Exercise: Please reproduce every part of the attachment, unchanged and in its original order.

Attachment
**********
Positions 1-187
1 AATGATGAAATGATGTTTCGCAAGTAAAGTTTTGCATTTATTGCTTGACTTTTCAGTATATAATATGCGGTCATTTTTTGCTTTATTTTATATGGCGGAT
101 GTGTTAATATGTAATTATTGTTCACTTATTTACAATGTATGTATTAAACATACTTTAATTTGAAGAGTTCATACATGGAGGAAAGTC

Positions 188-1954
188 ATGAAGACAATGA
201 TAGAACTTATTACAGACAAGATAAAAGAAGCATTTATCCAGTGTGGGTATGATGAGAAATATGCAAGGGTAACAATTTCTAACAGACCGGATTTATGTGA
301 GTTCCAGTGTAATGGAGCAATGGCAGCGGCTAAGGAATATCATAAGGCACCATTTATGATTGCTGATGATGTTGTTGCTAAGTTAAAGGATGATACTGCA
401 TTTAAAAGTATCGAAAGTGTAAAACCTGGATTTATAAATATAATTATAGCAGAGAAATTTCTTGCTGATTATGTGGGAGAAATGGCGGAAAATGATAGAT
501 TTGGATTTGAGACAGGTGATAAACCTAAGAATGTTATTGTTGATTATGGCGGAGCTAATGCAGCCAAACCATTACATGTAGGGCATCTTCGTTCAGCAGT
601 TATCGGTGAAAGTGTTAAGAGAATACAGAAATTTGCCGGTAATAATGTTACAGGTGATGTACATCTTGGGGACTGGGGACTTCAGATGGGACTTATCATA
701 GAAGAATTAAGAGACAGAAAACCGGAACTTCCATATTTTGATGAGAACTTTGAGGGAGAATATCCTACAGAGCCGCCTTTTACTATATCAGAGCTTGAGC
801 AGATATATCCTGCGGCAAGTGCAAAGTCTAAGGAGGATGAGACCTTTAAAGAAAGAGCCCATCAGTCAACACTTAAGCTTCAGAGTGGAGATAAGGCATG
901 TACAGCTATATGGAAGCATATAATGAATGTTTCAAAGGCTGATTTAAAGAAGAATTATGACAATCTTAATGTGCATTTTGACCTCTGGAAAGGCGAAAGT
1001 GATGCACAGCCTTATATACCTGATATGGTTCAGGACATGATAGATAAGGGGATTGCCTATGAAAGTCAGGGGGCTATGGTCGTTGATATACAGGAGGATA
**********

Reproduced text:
Positions 1-187
1 AATGATGAAATGATGTTTCGCAAGTAAAGTTTTGCATTTATTGCTTGACTTTTCAGTATATAATATGCGGTCATTTTTTGCTTTATTTTATATGGCGGAT
101 GTGTTAATATGTAATTATTGTTCACTTATTTACAATGTATGTATTAAACATACTTTAATTTGAAGAGTTCATACATGGAGGAAAGTC

Positions 188-1954
188 ATGAAGACAATGA
201 TAGAACTTATTACAGACAAGATAAAAGAAGCATTTATCCAGTGTGGGTATGATGAGAAATATGCAAGGGTAACAATTTCTAACAGACCGGATTTATGTGA
301 GTTCCAGTGTAATGGAGCAATGGCAGCGGCTAAGGAATATCATAAGGCACCATTTATGATTGCTGATGATGTTGTTGCTAAGTTAAAGGATGATACTGCA
401 TTTAAAAGTATCGAAAGTGTAAAACCTGGATTTATAAATATAATTATAGCAGAGAAATTTCTTGCTGATTATGTGGGAGAAATGGCGGAAAATGATAGAT
501 TTGGATTTGAGACAGGTGATAAACCTAAGAATGTTATTGTTGATTATGGCGGAGCTAATGCAGCCAAACCATTACATGTAGGGCATCTTCGTTCAGCAGT
601 TATCGGTGAAAGTGTTAAGAGAATACAGAAATTTGCCGGTAATAATGTTACAGGTGATGTACATCTTGGGGACTGGGGACTTCAGATGGGACTTATCATA
701 GAAGAATTAAGAGACAGAAAACCGGAACTTCCATATTTTGATGAGAACTTTGAGGGAGAATATCCTACAGAGCCGCCTTTTACTATATCAGAGCTTGAGC
801 AGATATATCCTGCGGCAAGTGCAAAGTCTAAGGAGGATGAGACCTTTAAAGAAAGAGCCCATCAGTCAACACTTAAGCTTCAGAGTGGAGATAAGGCATG
901 TACAGCTATATGGAAGCATATAATGAATGTTTCAAAGGCTGATTTAAAGAAGAATTATGACAATCTTAATGTGCATTTTGACCTCTGGAAAGGCGAAAGT
1001 GATGCACAGCCTTATATACCTGATATGGTTCAGGACATGATAGATAAGGGGATTGCCTATGAAAGTCAGGGGGCTATGGTCGTTGATATACAGGAGGATA